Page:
Provide Opportunity – “Responsibility to ensure the same opportunities for others” (Laura and John Arnold); give “children every chance to pursue their own dreams.” (Bill and Melinda Gates); “level the playing field”in keeping with “America’s root principles” of “equal opportunity” (George Kaiser)
Help Less Fortunate – “Benefit others who, through the luck of the draw, have received the short straws in life” (Warren Buffett); “aiding the most vulnerable populations in the world” (Barron Hilton)
Repay Debt – “A privilege to give back”(Eli and Edyth Broad); “the desire to give back” (Jon and Karen Huntsman); “giving back was instilled in me by my father” (Ted Turner)
Fuel Innovation – Support “ground breaking work” in scientific research (Paul Allen);“giving to projects that may not get done otherwise” (Ronald Perelman);“double down on innovative solutions” (Jeff Skoll); “improving life’s quality through innovative approaches” (Jim and Virginia Stowers)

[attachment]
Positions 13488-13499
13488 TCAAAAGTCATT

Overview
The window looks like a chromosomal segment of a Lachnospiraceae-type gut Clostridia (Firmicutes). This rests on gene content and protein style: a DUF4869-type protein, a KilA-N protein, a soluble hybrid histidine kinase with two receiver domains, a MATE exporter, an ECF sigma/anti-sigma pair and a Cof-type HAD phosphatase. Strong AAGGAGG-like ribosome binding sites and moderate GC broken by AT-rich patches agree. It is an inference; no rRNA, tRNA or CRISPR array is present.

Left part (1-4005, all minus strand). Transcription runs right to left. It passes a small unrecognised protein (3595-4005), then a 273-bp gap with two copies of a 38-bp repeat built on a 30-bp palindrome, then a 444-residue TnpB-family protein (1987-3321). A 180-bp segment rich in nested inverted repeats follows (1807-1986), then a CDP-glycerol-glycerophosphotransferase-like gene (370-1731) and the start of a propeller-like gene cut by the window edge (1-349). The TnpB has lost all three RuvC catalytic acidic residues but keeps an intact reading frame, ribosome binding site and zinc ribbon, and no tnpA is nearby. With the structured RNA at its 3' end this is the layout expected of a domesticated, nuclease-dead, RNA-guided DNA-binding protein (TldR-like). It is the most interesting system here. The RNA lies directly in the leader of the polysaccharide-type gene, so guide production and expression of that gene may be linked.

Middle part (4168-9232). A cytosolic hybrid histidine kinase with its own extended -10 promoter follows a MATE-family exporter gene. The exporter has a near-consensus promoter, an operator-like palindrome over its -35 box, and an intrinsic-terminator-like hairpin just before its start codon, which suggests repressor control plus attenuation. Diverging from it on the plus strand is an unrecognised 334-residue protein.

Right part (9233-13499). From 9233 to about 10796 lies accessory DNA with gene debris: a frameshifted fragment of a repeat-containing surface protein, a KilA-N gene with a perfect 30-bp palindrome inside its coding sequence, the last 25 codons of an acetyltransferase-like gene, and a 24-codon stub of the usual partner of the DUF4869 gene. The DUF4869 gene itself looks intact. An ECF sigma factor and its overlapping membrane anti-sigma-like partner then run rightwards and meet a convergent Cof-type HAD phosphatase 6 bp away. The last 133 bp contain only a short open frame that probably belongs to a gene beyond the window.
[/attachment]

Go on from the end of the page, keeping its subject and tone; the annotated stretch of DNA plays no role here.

Enjoy Giving – “What a good feeling this gives me.” (Lorry Lokey);“I enjoy giving it away” (T. Boone Pickens); “real satisfaction and pleasure of philanthropy”(David M. Rubenstein);philanthropy is “both challenging and deeply satisfying” (Jim and Marilyn Simons); “nothing more satisfying than grant-making” (Vicki and Roger Sant)
Protect Their Children – “Giving wealth to young and future unborn children… reduces or eliminates the character building challenges.” (Gerry and Marguerite Lenfest); “Passing down fortunes from generation to generation can do irreparable harm.” (Herb and Marion Sandler)